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Customer Service Standard Key to Inclusiveness

By Anjum Nayyar, posted Tuesday, December 8, 2009

As part of the university’s obligations under the Accessibility for Ontarians with Disabilities Act (AODA), the Division of Human Resources and Equity has launched the information-sharing portion of the newly legislated customer service standard to all faculty and staff.

The information focuses on developing an inclusive and welcoming environment for persons with disabilities in order to ensure all members of the university community as well as visitors to our campus are treated with dignity and respect.

“The information is a fantastic way for the university to initiate the conversation about accessibility and how we can effectively build an accessible environment,” said Andrea Carter, employment equity officer.

The customer service standard is the first of five standards outlined by the provincial act that aim to develop a fully accessible Ontario by the year 2025. The standards — customer service, employment, information and communication, built environment and transportation — will ensure that both the private and the public sectors provincewide achieve this accessibility goal.

Melinda Scott in the office of student life organized the training for her staff and said it was particularly beneficial for her and her colleagues since the staff deals with students with visible and invisible disabilities on a regular basis.

“I think that it’s really important for staff to know what their responsibilities are when it comes to the new legislation. It really provides an introduction to the customer service standard and helps staff to learn more about how they can create an accessible university environment,” she said.

Professor Angela Hildyard, vice-president (human resources and equity), said Scott’s experience is what the customer service training is designed to achieve.

“We want to raise awareness about disability, so the training provides a unique opportunity to speak with all members of the U of T community about issues of accessibility.”

Staff and faculty are provided with information regarding interacting and communicating with persons with various typesof disabilities, about university policies and government legislation concerning people with disabilities, types of assistive devices, information on support people or animals, resources on campus to assist with accommodation needs and what to do if someone is having difficulty accessing service. Information about the new customer service standard is available to staff and faculty in various formats. To start the conversations about accessibility, U of T created a brochure and a website dedicated to the AODA (www.aoda.utoronto.ca). Workshops and conferences focusing on accessibility and accommodation will be available for staff and faculty to attend. An online information tool, developed by Queen’s University and the Council of Ontario Universities (COU), will be launched near the end of this year, providing a more concentrated training option.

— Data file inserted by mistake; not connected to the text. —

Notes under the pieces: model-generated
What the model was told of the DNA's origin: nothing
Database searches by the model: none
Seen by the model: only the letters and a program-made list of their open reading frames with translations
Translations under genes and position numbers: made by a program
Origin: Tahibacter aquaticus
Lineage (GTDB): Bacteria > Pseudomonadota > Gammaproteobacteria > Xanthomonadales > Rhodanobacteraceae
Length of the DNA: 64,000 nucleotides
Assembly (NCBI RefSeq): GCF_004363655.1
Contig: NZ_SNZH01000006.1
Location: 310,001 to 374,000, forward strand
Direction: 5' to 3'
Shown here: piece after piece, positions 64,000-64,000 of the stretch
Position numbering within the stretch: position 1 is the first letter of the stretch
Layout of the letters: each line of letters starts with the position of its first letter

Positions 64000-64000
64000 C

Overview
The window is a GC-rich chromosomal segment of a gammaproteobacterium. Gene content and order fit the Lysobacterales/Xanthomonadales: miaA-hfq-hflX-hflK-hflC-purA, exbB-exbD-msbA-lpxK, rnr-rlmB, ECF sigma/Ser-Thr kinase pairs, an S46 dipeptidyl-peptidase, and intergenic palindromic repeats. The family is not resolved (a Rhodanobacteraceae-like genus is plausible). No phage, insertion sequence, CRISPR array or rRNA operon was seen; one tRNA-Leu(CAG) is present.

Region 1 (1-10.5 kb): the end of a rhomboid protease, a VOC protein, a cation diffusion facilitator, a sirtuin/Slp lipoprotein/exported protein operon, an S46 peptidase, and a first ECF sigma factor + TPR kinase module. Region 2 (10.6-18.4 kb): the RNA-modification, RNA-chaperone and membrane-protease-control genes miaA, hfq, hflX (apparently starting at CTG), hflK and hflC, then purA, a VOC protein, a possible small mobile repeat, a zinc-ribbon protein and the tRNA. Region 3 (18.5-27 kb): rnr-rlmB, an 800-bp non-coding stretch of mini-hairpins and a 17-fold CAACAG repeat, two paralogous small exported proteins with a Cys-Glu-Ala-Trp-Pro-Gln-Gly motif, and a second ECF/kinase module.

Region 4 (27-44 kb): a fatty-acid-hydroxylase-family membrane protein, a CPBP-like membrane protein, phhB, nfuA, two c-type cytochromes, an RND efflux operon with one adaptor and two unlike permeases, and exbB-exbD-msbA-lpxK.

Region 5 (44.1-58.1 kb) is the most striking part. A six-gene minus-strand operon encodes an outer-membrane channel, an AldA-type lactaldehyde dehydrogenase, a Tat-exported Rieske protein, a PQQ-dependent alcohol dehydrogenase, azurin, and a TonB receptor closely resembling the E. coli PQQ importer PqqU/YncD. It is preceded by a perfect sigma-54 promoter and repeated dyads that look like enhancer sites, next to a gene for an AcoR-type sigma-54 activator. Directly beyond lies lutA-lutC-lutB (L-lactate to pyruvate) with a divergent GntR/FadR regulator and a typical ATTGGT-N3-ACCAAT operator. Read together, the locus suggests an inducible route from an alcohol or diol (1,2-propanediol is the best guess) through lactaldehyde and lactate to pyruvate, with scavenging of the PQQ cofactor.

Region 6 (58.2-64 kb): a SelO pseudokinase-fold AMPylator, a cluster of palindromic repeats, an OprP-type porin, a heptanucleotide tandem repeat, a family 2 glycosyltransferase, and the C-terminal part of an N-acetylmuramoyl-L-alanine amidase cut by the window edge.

All staff and faculty are expected to participate in learning about the new customer service standard.

“The customer service training raises our awareness of how we interact with each other, which in turn directly impacts our experiences in learning, teaching, researching and working,” Hildyard said. “It is important that every interaction is one that takes into consideration the needs of the person with whom we are interacting.”

Departmental and divisional liaison officers are being asked to contact Carter, who is also the AODA officer, to best determine which information sharing option would be most suitable for their staff and faculty groups. Hildyard said the university has been working closely with the Council of Ontario Universities on the four forthcoming standards to gauge the university’s progress on those criteria. The AODA is enforceable through reporting obligations and fines.

“The University of Toronto’s goal is to create a community that is inclusive of all persons and treats all members in an equitable manner,” said Hildyard. “I am very pleased to see so many members engage actively and positively in the AODA customer service training.”

More information on the AODA and customer service training can be found at www.aoda.utoronto.ca.

Reproduced from http://www.news.utoronto.ca/campus-news/customer-service-standard-key-to-inclusiveness.html